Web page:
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Unemployment Dips to 16-Year Low as Job Growth Hits 80 Straight Months

The U.S. economy added 138,000 new nonfarm jobs in May, driving the unemployment rate down to 4.3% – the lowest rate since May 2001 – according to the U.S. Department of Labor, Bureau of Labor Statistics Employment Situation report issued June 2 (Exhibit 1).people working

The unemployment rate dropped 0.1% from the previous month (Exhibit 2). It has dropped 0.5% since January while the number of unemployed has fallen by 774,000 this year. May was the 80th consecutive month of job growth.

Although the number of new jobs added in May was lower than expected, we would question the reliability of the numbers based on some other related factors. According to the report, the drop in unemployment was driven primarily by people leaving the labor force.

      1Both employed and unemployed numbers declined for the month as 429,000 people reportedly left the labor force. That's a particularly large exodus, which we suspect may be due to a wide margin of error in the survey estimates.

By contrast, ADP Corp., which does its own monthly employment survey, estimated that U.S. private employers added 253,000 jobs in May. That is well above expectations and nearly twice the number reported by the U.S. Department of Labor, according to the ADP National Employment Report issued June 1.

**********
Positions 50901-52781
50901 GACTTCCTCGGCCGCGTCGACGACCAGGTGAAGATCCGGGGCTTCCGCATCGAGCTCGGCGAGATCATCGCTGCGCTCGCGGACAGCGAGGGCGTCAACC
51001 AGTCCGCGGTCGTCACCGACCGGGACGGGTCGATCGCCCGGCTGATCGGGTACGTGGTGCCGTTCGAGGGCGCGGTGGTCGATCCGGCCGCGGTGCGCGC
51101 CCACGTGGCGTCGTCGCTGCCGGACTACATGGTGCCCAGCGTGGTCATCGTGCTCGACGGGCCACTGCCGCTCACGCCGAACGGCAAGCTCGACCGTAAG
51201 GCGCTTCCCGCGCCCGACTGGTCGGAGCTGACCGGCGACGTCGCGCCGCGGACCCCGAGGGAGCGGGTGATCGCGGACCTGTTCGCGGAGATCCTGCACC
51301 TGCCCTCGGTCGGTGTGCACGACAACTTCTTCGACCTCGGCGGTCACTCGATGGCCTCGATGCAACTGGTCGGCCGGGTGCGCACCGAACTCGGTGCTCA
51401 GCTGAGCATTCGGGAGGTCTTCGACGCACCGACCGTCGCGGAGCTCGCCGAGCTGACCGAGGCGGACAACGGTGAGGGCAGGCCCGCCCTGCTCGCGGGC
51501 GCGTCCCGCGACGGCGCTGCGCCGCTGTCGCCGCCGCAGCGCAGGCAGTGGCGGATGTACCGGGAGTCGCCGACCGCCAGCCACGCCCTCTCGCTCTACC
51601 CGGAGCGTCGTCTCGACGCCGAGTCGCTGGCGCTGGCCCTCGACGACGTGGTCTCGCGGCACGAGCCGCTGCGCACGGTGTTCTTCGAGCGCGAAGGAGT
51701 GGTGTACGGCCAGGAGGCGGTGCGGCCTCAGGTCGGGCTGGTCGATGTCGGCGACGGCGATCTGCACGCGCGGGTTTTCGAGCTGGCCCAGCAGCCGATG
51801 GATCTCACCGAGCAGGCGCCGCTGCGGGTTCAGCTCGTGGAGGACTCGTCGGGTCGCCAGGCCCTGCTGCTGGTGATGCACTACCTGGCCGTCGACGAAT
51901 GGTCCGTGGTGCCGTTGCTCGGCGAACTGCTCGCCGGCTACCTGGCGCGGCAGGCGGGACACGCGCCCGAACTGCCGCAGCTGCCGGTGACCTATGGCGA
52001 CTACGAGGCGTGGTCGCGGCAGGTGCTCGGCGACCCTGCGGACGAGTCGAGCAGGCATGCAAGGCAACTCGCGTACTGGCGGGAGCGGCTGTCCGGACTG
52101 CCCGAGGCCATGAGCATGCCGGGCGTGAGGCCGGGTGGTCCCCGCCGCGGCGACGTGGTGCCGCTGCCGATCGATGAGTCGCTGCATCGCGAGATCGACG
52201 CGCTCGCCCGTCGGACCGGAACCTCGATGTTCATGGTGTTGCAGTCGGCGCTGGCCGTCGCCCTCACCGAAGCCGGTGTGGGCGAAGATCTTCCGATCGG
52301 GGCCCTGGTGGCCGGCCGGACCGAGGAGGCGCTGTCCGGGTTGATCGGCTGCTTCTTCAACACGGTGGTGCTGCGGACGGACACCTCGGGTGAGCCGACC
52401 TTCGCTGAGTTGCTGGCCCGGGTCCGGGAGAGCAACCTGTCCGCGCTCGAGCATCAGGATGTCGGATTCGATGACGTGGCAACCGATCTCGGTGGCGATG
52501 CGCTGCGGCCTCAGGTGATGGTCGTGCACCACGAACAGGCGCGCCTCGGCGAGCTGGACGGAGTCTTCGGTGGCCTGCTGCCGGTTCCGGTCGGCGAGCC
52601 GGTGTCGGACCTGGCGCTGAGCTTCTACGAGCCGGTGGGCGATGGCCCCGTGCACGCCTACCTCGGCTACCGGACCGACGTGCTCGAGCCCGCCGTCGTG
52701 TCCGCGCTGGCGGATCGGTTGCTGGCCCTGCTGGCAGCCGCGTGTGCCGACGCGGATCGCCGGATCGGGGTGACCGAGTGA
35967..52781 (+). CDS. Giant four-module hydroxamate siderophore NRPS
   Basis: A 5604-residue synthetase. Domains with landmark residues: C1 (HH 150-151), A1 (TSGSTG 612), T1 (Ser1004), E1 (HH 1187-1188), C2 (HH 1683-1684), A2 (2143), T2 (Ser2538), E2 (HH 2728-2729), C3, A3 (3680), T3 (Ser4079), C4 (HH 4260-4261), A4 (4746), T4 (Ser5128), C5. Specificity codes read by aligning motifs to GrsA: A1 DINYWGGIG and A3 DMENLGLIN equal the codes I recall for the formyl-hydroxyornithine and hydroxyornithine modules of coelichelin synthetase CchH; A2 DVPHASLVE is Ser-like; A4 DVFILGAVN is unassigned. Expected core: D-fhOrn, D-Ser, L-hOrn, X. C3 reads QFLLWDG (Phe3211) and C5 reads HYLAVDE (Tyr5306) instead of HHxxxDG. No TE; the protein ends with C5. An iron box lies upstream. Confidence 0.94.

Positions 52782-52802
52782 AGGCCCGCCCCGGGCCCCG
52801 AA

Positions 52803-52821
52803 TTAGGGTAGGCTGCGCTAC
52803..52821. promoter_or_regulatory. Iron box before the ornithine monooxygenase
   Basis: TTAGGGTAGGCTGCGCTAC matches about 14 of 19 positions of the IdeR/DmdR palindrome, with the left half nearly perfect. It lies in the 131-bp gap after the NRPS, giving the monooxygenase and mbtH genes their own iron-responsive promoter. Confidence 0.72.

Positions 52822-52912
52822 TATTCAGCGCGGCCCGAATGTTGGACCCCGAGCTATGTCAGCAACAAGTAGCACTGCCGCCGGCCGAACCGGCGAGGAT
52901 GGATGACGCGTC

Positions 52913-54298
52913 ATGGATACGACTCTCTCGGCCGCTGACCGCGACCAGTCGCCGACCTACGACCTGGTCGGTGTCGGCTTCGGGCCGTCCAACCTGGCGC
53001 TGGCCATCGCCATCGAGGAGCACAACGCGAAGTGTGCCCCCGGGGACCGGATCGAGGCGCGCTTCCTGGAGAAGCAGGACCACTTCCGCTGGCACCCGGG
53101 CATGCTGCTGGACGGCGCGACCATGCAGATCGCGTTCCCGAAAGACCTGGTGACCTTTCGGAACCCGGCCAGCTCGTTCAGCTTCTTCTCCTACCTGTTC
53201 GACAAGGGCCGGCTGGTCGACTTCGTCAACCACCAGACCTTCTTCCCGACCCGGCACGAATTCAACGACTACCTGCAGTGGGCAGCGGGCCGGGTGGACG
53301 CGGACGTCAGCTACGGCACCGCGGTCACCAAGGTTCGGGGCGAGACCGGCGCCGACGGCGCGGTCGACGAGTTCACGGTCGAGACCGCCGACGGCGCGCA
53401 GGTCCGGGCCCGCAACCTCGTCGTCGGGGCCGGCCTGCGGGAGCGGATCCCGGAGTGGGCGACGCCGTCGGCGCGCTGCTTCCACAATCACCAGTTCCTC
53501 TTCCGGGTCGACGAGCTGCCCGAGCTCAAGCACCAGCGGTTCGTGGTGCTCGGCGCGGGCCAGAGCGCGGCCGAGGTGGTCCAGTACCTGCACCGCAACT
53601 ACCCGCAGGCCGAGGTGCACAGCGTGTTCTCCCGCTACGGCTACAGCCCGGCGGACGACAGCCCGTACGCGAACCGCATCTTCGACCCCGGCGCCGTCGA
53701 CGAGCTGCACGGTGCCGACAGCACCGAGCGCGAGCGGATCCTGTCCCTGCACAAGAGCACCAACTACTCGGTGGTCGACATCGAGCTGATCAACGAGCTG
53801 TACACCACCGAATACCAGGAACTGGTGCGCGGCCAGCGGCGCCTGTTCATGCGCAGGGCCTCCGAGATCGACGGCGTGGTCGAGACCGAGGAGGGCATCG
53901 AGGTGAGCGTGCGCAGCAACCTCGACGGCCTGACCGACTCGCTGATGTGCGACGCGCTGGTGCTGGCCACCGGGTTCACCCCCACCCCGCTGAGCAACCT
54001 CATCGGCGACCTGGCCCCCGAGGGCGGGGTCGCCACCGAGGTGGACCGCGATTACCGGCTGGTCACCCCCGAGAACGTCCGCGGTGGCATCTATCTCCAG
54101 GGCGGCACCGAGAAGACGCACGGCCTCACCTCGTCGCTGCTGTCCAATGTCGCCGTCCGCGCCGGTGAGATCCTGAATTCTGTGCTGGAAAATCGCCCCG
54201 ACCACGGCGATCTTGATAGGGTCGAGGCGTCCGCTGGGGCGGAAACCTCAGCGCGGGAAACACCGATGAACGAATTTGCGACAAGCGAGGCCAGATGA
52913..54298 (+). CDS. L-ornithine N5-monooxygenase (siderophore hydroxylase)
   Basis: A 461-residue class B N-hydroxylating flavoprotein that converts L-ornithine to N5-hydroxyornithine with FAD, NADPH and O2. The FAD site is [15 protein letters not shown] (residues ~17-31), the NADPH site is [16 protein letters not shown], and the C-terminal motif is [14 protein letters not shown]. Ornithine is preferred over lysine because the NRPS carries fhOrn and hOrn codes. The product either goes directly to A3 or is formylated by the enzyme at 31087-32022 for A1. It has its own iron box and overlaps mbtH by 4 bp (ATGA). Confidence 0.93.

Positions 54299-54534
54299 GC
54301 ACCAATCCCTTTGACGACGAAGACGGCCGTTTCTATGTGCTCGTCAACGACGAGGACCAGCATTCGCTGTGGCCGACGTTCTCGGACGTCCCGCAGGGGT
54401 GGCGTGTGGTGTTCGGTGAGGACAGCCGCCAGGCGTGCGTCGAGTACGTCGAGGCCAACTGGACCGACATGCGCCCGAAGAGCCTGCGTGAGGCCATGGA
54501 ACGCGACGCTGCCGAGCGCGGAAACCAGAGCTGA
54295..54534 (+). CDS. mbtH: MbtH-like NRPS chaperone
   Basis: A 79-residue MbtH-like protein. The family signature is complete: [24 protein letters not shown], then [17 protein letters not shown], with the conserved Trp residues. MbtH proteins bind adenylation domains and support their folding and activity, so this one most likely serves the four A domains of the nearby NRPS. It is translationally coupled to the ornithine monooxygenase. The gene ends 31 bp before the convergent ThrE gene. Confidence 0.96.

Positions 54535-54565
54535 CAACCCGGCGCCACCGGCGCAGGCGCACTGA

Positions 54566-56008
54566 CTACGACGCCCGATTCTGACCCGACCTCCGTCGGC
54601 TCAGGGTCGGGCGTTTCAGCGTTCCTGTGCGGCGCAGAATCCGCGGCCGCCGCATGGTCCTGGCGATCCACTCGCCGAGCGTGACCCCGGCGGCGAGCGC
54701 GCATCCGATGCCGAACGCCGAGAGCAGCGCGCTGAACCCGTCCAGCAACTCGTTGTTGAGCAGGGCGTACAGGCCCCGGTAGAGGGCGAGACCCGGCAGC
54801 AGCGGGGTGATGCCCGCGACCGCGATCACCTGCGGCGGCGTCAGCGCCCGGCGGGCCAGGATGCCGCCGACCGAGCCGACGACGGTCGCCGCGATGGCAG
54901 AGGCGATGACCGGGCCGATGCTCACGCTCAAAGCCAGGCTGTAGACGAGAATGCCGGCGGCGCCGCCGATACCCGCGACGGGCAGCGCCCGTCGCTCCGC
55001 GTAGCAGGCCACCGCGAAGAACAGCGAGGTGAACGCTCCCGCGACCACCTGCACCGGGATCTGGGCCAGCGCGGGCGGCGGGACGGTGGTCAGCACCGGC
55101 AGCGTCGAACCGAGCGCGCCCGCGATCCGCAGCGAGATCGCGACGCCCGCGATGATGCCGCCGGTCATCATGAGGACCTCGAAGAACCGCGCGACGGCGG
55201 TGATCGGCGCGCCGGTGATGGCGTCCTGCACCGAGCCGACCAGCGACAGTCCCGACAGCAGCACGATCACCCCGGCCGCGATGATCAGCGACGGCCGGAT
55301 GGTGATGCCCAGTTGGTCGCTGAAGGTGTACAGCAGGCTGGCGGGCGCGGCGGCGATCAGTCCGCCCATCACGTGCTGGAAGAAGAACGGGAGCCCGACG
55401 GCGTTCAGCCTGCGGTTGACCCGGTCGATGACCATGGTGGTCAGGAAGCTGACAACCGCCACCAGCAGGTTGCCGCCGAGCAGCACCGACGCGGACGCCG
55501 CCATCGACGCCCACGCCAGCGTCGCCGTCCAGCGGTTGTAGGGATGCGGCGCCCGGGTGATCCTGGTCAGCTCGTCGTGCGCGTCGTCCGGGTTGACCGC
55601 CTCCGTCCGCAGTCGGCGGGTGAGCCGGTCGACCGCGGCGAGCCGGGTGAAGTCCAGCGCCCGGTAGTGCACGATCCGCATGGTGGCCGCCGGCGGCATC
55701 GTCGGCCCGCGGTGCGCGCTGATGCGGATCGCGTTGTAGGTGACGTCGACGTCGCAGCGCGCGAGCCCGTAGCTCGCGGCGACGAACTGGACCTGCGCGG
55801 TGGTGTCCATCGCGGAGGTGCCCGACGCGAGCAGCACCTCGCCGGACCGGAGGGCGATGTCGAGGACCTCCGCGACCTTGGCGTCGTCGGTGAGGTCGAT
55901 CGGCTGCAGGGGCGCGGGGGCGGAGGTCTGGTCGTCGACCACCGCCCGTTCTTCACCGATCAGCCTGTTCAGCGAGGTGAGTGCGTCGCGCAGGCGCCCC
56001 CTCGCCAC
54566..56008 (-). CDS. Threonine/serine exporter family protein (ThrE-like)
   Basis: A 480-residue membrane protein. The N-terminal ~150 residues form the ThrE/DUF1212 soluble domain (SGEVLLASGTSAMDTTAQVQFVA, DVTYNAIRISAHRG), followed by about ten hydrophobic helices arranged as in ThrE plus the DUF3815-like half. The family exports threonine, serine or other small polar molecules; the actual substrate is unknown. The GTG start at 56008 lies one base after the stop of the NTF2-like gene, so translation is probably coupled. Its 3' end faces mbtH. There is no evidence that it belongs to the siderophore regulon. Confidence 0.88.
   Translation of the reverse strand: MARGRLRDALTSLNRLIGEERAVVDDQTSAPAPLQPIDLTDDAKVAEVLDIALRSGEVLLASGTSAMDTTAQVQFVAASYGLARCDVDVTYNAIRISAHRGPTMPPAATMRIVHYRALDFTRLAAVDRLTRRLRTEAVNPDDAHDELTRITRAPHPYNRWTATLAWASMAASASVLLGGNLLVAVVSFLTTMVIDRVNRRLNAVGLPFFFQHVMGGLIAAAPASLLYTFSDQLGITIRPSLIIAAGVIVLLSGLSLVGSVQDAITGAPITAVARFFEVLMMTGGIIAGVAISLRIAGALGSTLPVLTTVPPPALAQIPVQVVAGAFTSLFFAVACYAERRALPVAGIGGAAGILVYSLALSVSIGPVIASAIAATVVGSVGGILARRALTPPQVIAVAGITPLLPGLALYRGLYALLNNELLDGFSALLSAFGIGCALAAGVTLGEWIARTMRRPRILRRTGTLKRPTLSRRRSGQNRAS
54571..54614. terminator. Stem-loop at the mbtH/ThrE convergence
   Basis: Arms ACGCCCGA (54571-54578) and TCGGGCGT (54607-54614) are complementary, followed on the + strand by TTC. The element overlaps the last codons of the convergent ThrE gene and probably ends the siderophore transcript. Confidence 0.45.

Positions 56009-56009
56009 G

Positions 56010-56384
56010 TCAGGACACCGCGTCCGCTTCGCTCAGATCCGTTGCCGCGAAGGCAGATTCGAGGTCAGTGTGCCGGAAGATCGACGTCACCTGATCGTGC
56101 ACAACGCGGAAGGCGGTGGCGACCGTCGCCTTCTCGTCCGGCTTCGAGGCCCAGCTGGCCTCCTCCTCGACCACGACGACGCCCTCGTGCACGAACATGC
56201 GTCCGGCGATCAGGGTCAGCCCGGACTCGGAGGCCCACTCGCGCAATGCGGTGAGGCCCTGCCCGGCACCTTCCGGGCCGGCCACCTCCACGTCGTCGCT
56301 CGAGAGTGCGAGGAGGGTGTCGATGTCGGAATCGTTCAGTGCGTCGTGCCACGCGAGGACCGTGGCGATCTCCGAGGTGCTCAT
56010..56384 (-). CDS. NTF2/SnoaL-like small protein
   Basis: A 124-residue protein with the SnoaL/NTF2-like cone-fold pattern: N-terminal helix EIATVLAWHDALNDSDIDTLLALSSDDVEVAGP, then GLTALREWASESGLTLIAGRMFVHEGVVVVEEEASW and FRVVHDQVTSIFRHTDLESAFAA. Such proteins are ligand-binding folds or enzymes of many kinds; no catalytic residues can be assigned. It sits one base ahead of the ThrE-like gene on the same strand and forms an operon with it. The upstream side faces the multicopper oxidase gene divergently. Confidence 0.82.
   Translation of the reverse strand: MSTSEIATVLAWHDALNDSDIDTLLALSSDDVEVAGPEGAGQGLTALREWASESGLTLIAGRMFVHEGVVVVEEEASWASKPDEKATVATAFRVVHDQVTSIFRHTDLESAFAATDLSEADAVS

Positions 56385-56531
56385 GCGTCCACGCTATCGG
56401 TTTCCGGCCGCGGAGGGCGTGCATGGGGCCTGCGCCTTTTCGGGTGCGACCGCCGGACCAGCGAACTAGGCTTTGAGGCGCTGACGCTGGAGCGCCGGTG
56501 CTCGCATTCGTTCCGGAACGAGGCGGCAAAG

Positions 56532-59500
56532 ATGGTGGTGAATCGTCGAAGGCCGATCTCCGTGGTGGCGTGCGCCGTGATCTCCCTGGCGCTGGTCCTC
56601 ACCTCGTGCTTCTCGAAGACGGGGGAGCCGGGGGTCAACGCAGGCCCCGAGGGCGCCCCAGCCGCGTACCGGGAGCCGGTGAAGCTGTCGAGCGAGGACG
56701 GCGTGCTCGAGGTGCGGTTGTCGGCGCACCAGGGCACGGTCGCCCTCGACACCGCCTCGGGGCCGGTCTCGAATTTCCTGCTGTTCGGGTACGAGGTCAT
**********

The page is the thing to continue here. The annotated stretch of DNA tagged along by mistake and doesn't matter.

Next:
2A total of about 1.92 million Americans are collecting unemployment benefits, which is the lowest level since 1974, according to the U.S. Department of Labor weekly claims report issued May 27. There were 248,000 jobless claims filed in the final week of May, marking 117 consecutive weeks of claims under 300,000 – the longest stretch since 1970 (Exhibit 3).

Here are some of the other key trends highlighted in the report: 

  • Average hourly earnings for all employees on private nonfarm payrolls rose by just $0.04 to $26.22 (Exhibit 4). Year-over-year, average hourly wages have risen by $0.63, or 2.5%.
  • The number of unemployed persons looking for jobs continued to edge down from 7.1 million to 6.9 million for the month.exhibit 4
  • The number of long-term unemployed (those jobless for 27 weeks or more) was essentially unchanged over the month at 1.7 million and accounted for 24% of the unemployed (Exhibit 5). Year-over-year, the number of long-term unemployed was down by 433,000, but still remains at an elevated level.
  • The number of persons employed part time for economic reasons declined slightly to 5.2 million in May (Exhibit 6).
  • exhibit
      4The labor force participation rate declined by 0.2 percentage points to 62.7%, while the employment-population ratio edged down 0.2% in May to 60.0%.
  • The labor force participation rate for those in their prime working years (age 25 to 54) dropped slightly to 81.5% from 81.7% in April (Exhibit 7). That is about 1.5% below the prerecession level, and continues to be a concern.
  • The average workweek for all employees on private nonfarm payrolls was unchanged at 34.4 hours in May (Exhibit 8).

      5Strong job growth has been one of the key elements of the improving economy, and will be a consideration in the Federal Reserve Board's decision on whether or not to raise rates an additional 0.25% when the board meets June 13 and 14.

We believe that a series of small rate hikes during the year would be beneficial to net savers without materially affecting the economy or consumer spending.

exhibits 6, 7, and 8

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